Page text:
As a result of the recent lockdown the ability to sign and exchange documentation has been affected. This note will look at requirements for the valid execution of documents, the challenges of signing in these uncertain times and some available options to overcome these challenges. This is a short summary of a fairly complex topic so please get in touch if you need specific legal advice in this area.
Documents Required to be in Writing
The general rule in Scots Law is that a contract does not need to be in writing. The exceptions to this are: missives and documents relating to the transfer of property; certain types of guarantee and a person making a will or becoming trustee of their own property.
Any contract which requires to be in writing will need to be signed by the parties to it.
Counterpart Execution and Delivery
In the present Covid-19 crisis, the parties to a contract are likely to be in several different places. Scots law now permits the execution of documents in counterpart, under the Legal Writings (Counterparts and Delivery) (Scotland) Act 2015. This means that it is not necessary for all parties to sign the same document. Instead, each party can sign a separate document and, once the counterparts are brought together, these are treated as a single document. In order for the document to become effective, it must be delivered. In practice, and particularly in the present circumstances, the parties’ solicitors may agree to deliver the documents by exchanging them by email. Once delivered, this usually concludes the contract/agreement between the parties, with original documents following at a later date.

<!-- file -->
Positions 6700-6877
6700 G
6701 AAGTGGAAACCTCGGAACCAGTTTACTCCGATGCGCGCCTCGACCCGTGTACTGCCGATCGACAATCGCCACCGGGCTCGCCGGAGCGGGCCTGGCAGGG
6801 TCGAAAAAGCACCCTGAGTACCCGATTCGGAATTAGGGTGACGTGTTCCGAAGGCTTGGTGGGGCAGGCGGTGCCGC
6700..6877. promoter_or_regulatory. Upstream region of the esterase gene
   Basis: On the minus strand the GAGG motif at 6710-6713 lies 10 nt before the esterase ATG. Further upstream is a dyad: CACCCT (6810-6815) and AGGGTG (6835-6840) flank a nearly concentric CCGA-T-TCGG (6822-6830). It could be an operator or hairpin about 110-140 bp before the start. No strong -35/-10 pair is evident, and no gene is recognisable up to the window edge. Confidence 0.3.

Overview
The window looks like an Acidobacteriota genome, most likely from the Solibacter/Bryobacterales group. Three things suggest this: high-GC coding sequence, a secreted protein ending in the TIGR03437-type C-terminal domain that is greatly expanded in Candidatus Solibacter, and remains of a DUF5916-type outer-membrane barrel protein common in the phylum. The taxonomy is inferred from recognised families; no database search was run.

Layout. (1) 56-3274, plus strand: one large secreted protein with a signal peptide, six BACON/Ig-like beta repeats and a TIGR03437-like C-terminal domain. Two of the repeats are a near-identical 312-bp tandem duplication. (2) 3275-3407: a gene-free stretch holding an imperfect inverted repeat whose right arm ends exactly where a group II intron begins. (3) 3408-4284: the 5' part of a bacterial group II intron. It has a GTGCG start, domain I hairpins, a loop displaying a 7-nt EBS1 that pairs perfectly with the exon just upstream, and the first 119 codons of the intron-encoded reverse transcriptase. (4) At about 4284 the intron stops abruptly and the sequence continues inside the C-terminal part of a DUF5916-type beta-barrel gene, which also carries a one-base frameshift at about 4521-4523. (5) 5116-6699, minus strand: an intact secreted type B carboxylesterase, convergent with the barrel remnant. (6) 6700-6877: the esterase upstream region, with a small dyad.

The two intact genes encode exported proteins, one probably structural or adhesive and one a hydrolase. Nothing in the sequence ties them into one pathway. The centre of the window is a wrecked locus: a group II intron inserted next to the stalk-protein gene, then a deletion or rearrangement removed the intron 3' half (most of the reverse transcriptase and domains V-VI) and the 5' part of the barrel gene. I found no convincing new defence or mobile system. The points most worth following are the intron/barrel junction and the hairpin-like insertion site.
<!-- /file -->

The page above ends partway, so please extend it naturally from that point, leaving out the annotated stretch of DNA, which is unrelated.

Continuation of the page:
Self – Proving Status and Witnessing Requirements
A document will be validly executed without the parties’ signatures having been witnessed. However, in order for it to be ‘probative’ (also called ‘self-proving’) witnesses to the parties’ signatures will be required. A probative contract is one that is presumed to be subscribed by the contracting party or parties. This is beneficial in the event that one of the parties seeks to challenge the contract, as no further evidence is required to prove valid execution. In order to have self-proving status, on the face of the contract it must be clear that: it was subscribed by the party or parties; it was signed by a witness; and the name and address of the witness is clearly stated. The date and place of execution should also be noted.
Acting as a Witness
The relevant legislation states that a person is NOT permitted to act as a witness if: they are a party to the contract (or otherwise have an interest in it); they do not know the person whose signature they are witnessing; they are under the age of 16; or they otherwise lack capacity (ie they are not mentally capable of acting as a witness).
Witnessing during the Covid-19 Lockdown